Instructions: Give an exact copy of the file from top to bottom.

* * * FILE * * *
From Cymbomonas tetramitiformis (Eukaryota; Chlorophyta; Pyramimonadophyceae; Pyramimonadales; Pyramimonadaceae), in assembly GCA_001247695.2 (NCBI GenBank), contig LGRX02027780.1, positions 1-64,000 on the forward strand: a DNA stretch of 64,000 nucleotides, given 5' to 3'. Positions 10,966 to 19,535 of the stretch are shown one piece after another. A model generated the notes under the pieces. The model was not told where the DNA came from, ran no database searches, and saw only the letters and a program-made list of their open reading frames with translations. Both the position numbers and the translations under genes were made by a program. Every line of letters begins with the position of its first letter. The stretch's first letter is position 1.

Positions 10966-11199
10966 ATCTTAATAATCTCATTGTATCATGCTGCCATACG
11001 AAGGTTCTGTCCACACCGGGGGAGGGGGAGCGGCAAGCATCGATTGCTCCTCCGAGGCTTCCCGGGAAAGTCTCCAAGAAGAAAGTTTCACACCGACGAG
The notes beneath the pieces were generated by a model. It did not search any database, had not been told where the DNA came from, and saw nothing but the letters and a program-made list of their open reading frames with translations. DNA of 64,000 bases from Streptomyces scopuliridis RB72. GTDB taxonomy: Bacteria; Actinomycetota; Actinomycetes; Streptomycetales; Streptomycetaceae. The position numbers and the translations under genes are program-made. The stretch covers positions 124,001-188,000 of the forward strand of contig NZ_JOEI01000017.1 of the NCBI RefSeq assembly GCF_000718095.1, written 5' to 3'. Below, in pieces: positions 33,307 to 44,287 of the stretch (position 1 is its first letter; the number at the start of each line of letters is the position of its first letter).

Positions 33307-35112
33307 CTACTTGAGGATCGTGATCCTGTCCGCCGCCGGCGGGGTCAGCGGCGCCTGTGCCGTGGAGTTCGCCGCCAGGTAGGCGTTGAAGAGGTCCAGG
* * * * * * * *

From Cymbomonas tetramitiformis (Eukaryota; Chlorophyta; Pyramimonadophyceae; Pyramimonadales; Pyramimonadaceae), in assembly GCA_001247695.2 (NCBI GenBank), contig LGRX02027780.1, positions 1-64,000 on the forward strand: a DNA stretch of 64,000 nucleotides, given 5' to 3'. Positions 10,966 to 19,535 of the stretch are shown one piece after another. A model generated the notes under the pieces. The model was not told where the DNA came from, ran no database searches, and saw only the letters and a program-made list of their open reading frames with translations. Both the position numbers and the translations under genes were made by a program. Every line of letters begins with the position of its first letter. The stretch's first letter is position 1.

Positions 10966-11199
10966 ATCTTAATAATCTCATTGTATCATGCTGCCATACG
11001 AAGGTTCTGTCCACACCGGGGGAGGGGGAGCGGCAAGCATCGATTGCTCCTCCGAGGCTTCCCGGGAAAGTCTCCAAGAAGAAAGTTTCACACCGACGAG
The notes beneath the pieces were generated by a model. It did not search any database, had not been told where the DNA came from, and saw nothing but the letters and a program-made list of their open reading frames with translations. DNA of 64,000 bases from Streptomyces scopuliridis RB72. GTDB taxonomy: Bacteria; Actinomycetota; Actinomycetes; Streptomycetales; Streptomycetaceae. The position numbers and the translations under genes are program-made. The stretch covers positions 124,001-188,000 of the forward strand of contig NZ_JOEI01000017.1 of the NCBI RefSeq assembly GCF_000718095.1, written 5' to 3'. Below, in pieces: positions 33,307 to 44,287 of the stretch (position 1 is its first letter; the number at the start of each line of letters is the position of its first letter).

Positions 33307-35112
33307 CTACTTGAGGATCGTGATCCTGTCCGCCGCCGGCGGGGTCAGCGGCGCCTGTGCCGTGGAGTTCGCCGCCAGGTAGGCGTTGAAGAGGTCCAGG